There’s no question; it’s hot here in southern Arizona. The temperature hits the century mark on a daily basis, and has even topped 115 degrees (Fahrenheit) a few days in the past couple of weeks. Even the early morning temperatures are already over 80, which makes morning walks quite warm, even at 5 am!

img_2988Some days I’m still walking—the desire to be outdoors trumps the discomfort. Depending on the route I take, I pass this little orange tree in the neighborhood. It’s still laden with oranges, months after they should have been harvested. I posted a picture of it on Instagram a few days ago and someone actually thought it was a peach tree, which makes sense from the colors, and a seasonal perspective, as peach trees are fruiting, at least in (relatively!) cooler climates.

But this tree remains unharvested. I have a hard time imagining what would keep its owners from picking the fruit. The oranges are perfectly reachable—unlike some grapefruit we saw in Puerto Rico in March, where the tree was probably over a hundred feet tall and perched on the side of a densely thicketed hillside. The house here appears to be occupied, as there are yard furniture and toys and such keeping the tree company. I do not know these folks, so I’m not about to walk up, ring the doorbell, and ask why they’ve let the fruit go to waste.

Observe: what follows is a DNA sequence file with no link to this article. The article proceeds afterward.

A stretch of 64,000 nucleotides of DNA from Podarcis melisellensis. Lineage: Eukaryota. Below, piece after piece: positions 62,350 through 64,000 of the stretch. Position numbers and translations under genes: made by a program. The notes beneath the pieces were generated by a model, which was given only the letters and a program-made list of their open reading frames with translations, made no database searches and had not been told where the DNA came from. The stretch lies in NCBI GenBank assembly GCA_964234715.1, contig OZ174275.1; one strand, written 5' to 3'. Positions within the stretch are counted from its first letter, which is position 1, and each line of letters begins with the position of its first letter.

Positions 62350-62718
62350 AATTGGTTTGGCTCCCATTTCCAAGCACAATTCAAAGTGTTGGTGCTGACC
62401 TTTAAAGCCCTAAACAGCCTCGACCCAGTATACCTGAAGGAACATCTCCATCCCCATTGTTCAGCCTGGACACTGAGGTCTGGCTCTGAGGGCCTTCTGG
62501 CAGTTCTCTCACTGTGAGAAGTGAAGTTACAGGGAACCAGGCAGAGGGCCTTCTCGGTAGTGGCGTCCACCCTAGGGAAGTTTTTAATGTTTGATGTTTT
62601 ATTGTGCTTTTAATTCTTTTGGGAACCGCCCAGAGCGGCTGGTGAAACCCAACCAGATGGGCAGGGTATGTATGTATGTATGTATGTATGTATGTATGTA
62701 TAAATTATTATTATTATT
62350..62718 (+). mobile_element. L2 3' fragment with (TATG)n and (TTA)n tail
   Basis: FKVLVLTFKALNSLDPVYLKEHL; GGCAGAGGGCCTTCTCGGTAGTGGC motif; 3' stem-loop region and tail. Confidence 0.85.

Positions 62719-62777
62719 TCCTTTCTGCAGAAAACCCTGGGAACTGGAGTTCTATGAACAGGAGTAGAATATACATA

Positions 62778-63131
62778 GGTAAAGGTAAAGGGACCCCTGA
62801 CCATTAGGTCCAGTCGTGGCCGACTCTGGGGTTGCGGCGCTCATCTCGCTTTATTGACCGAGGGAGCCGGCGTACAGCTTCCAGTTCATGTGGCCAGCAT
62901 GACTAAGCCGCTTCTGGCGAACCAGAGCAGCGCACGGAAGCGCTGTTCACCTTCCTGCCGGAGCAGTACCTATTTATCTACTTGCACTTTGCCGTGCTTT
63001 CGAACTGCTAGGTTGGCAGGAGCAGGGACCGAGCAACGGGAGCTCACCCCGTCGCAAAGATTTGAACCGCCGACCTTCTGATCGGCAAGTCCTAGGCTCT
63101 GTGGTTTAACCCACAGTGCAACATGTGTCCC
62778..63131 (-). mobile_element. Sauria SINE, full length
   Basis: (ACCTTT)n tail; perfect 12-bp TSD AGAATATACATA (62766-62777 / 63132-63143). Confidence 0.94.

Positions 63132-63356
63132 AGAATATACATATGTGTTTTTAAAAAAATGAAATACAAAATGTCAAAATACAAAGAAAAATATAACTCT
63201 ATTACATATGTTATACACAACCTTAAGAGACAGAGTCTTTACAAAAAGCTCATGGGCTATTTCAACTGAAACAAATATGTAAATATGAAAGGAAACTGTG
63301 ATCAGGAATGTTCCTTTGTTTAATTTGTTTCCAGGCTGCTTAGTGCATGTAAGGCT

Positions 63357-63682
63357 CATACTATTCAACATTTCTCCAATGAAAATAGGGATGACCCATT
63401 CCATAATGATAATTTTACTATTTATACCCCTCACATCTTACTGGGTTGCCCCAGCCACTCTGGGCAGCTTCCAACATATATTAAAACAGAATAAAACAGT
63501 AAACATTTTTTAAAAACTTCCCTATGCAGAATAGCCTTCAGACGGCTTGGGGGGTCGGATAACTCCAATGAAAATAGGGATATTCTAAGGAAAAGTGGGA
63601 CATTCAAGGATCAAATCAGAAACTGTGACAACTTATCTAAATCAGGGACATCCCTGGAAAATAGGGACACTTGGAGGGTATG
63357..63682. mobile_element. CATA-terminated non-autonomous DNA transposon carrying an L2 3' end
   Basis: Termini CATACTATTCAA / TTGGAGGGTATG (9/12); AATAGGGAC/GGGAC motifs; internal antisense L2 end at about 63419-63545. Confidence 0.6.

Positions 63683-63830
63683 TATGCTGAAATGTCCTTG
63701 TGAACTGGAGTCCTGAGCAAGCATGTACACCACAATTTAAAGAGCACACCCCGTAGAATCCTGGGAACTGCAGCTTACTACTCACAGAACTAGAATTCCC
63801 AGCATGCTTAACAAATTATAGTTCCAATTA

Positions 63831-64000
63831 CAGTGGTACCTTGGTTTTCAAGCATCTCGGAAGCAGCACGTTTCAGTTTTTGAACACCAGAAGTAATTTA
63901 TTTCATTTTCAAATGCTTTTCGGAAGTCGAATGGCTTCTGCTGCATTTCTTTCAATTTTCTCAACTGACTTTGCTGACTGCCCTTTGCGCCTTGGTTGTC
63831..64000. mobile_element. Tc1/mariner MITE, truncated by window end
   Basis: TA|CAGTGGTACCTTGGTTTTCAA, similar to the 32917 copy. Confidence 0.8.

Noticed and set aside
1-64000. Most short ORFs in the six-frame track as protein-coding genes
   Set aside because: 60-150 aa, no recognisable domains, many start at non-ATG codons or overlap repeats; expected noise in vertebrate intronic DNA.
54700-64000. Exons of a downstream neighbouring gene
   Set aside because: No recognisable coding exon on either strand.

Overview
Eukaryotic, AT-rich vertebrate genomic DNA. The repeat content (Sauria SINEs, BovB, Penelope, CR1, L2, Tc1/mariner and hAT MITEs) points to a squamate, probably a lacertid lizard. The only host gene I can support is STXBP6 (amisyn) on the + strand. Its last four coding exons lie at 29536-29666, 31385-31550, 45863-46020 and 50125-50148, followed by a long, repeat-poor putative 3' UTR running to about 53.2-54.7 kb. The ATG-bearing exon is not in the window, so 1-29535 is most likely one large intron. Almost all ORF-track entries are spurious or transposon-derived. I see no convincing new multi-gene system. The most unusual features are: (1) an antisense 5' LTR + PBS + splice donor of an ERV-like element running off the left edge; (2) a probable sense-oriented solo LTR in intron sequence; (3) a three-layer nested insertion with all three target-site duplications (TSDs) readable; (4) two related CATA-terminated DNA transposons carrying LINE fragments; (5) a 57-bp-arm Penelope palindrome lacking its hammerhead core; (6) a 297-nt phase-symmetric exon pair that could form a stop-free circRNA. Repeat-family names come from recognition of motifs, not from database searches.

But I wonder. We can become oblivious to the growth around us. I can imagine—though I cannot understand—that the little orange tree could become strictly “ornamental” in the minds of the homeowners as they juggle two jobs, three kids, two dogs, and some crisis or another which consumes their energy and attention.

So I can only guess why this fruit was not harvested “in due season,” as scripture says. But I can also ponder the puzzle…and then make connections with seasons in my own life where, for one reason or another, I have left fruit unharvested. Literally, this occurred when I’ve had to move to another city in the midst of a growing season. Figuratively, spiritually, it happened when those moves caused me to leave a ministry behind in the midst of its fruiting season. When we left Massachusetts to move west, for example, I had to leave behind a number of people who had been seeing me for spiritual direction.

But there have also been times when, due to exhaustion or overwork, I have left fruit unharvested in various areas of my life. Sometimes I’ve recognized that I’m at a crossroads, where I must choose this fruit or that, because there simply is only one of me, and not enough time or energy to harvest every opportunity or experience I might wish to grasp. Of course, then, the question becomes whether the “low-hanging fruit” is the best choice, or whether stretching myself to harvest fruit that’s a bit harder to reach is of greater benefit.

And so…this week, I invite you to consider the fruit—literal and spiritual—that you’ve grown in your own life. When have you harvested, and when have you left fruit on the tree? When has there been too much to choose from, or the fruit is unreachable, or you’ve had to leave town in the midst of the growing season? Have there been times when you just haven’t noticed the fruit—where it just became ornamental, a backdrop on your unfolding life?

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